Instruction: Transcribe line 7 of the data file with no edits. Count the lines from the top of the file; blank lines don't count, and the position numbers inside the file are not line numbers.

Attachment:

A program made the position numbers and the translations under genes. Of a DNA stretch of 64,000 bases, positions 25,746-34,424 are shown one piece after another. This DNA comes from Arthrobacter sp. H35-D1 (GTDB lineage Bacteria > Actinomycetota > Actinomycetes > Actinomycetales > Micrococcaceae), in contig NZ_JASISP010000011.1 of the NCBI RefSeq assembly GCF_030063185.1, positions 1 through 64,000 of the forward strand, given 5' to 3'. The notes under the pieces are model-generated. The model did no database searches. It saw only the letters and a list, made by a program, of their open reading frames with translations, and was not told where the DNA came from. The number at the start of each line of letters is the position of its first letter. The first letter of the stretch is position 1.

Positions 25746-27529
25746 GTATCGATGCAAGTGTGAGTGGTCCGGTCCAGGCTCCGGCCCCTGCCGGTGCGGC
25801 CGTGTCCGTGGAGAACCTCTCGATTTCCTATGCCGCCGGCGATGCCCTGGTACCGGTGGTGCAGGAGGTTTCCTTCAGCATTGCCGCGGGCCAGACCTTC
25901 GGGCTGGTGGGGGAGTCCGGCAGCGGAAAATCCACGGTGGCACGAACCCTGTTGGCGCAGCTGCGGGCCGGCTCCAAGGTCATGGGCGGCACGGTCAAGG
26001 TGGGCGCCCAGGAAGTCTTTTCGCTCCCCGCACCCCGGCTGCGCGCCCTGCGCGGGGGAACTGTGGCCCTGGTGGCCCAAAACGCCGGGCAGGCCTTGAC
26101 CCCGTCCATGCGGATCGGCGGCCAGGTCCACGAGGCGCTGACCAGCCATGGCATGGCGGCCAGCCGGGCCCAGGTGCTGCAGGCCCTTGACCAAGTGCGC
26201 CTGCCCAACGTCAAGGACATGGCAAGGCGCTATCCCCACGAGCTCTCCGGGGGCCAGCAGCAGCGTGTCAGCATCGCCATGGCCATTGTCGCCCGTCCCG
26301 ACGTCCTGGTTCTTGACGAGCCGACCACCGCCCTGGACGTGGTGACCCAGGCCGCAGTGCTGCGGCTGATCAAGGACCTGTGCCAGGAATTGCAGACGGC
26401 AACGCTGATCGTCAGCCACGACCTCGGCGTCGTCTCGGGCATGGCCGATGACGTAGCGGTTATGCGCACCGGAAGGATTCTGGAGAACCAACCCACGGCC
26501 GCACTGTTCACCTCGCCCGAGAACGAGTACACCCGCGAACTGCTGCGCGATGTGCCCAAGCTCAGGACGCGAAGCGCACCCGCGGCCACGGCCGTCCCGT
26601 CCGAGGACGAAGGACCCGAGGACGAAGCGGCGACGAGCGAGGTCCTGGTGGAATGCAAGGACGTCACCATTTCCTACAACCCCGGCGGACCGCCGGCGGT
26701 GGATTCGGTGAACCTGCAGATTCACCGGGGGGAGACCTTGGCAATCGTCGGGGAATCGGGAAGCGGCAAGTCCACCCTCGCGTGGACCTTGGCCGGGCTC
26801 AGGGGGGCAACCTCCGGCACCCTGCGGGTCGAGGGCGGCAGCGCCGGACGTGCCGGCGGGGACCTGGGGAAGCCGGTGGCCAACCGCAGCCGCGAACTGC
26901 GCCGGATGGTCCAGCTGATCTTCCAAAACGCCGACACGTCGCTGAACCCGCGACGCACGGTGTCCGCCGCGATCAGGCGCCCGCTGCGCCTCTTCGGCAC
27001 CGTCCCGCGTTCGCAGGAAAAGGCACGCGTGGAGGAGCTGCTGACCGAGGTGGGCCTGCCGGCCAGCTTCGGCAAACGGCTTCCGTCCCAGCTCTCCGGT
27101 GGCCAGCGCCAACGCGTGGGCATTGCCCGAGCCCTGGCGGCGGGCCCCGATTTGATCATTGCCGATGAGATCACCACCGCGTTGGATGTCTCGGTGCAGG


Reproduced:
26101 CCCGTCCATGCGGATCGGCGGCCAGGTCCACGAGGCGCTGACCAGCCATGGCATGGCGGCCAGCCGGGCCCAGGTGCTGCAGGCCCTTGACCAAGTGCGC